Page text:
NASA Innovative Advanced Concepts (NIAC) Program
Phase I Award: Up to $125,000 for 9 Months
Low-Cost SmallSats to Explore to Our Solar System’s Boundaries
NASA Jet Propulsion Laboratory
Overview: New Horizons, Voyager 1 & 2, and Pioneer 10 & 11 are the only spacecraft to venture beyond Saturn’s orbit. Each weighed >250 kg (some >>250 kg), cost >FY19$300 M, and required operations teams with 10s of people. All required radioisotope power to operate at Jupiter and beyond. We propose a completely different approach for focused heliospheric science investigations to 125 AU, and potentially farther beyond the heliopause, without need for radioisotopes and their long, expensive launch approval process.
We propose to define a new architecture to enable outer Solar System (OSS) missions at 1/10th the cost and mass, and 1% of the equivalent continuous power level and operations staffing of such missions today. Inspired by the CubeSat revolution in small, low power electronics and miniature instruments, we believe that a small enough mass and launch size is achievable such that these heliopause explorers could be launched as secondary payloads along with primary missions to the OSS, and use Jupiter swingbys to target different sectors of the heliopause.
The objective of our proposed investigation is to a) define an architecture; b) produce one existence-proof-level conceptual design to show the feasibility of low-cost OSS spacecraft; c) define a reference mission consistent with TRL2-3 to use multiple copies of such a spacecraft to perform Solar System-scale 3D mapping of heliophysics parameters; and d) define an enabling technology maturation path to achieve such a mission.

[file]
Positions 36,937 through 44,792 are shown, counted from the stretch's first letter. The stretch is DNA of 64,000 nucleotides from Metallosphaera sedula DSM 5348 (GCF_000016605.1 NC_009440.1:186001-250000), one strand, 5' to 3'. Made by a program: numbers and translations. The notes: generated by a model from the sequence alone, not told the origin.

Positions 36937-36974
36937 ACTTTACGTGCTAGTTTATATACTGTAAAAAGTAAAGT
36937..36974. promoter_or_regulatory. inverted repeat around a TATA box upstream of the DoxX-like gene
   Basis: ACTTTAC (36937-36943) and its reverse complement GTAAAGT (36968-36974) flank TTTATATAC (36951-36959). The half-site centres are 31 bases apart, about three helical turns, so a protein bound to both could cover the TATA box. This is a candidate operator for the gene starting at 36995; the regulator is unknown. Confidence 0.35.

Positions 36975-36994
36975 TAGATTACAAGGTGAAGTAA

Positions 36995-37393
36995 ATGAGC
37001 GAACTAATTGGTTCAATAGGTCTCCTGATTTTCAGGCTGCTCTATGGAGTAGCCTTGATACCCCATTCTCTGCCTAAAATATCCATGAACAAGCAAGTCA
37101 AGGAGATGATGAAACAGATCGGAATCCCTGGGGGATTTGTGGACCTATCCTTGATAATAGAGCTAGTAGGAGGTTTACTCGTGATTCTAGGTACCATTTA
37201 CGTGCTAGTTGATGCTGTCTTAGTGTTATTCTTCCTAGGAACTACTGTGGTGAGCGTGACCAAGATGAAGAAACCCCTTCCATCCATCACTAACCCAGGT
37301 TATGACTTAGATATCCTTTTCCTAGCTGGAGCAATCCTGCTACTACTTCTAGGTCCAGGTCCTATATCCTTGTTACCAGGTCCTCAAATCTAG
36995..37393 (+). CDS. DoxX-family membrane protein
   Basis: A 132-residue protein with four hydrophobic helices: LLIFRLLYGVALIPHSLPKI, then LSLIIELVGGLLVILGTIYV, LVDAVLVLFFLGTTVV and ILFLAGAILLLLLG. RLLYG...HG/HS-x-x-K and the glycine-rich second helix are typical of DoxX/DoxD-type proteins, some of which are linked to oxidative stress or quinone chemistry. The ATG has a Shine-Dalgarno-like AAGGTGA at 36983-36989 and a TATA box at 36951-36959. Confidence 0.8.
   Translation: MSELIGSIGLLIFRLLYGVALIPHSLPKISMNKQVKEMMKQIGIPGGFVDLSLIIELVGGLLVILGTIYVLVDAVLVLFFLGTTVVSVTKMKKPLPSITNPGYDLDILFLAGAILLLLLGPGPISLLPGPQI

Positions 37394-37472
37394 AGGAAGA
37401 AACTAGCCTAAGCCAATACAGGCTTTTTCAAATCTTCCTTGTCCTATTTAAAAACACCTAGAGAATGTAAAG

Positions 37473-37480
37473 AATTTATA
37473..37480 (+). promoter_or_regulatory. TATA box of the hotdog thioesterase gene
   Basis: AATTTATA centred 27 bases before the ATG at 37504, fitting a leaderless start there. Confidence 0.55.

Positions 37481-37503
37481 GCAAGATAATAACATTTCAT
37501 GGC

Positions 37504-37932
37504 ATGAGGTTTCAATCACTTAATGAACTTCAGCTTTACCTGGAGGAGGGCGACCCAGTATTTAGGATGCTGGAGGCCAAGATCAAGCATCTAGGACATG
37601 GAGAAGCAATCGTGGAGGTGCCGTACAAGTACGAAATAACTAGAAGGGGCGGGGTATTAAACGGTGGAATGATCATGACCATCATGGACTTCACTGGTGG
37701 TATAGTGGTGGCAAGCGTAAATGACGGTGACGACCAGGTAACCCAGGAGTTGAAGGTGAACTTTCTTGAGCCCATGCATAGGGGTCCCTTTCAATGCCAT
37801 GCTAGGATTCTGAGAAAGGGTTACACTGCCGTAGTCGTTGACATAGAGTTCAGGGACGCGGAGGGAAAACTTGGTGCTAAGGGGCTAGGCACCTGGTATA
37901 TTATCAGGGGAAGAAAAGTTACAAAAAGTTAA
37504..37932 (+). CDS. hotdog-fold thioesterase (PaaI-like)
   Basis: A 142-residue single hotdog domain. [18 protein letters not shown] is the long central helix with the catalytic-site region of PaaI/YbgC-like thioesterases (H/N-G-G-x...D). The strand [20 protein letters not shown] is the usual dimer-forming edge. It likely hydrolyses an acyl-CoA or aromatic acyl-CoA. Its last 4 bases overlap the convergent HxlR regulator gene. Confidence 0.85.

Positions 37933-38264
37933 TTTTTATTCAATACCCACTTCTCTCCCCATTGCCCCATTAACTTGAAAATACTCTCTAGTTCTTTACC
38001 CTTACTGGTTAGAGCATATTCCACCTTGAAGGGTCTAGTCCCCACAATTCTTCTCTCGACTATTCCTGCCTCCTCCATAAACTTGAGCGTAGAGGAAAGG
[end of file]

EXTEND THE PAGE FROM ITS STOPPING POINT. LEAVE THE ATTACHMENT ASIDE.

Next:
Mission Concept: If the cost of this architecture, its spacecraft and missions is sufficiently low, then significant numbers could be launched onto multiple escape trajectories to provide a truly multidirectional view of the heliopause and the interstellar medium beyond, providing a new understanding of how the heliosphere interacts with the local interstellar medium, and inferring how such interactions take place between other stars and the parts of the interstellar medium in which they reside.
During each probe’s travel to the heliopause, measurements could be coupled with those taken in the inner Solar System from other platforms to complete our understanding of how the solar wind propagates in all directions, throughout the solar cycle, by comparing the measurements from different probes at similar distances in different directions from the Sun.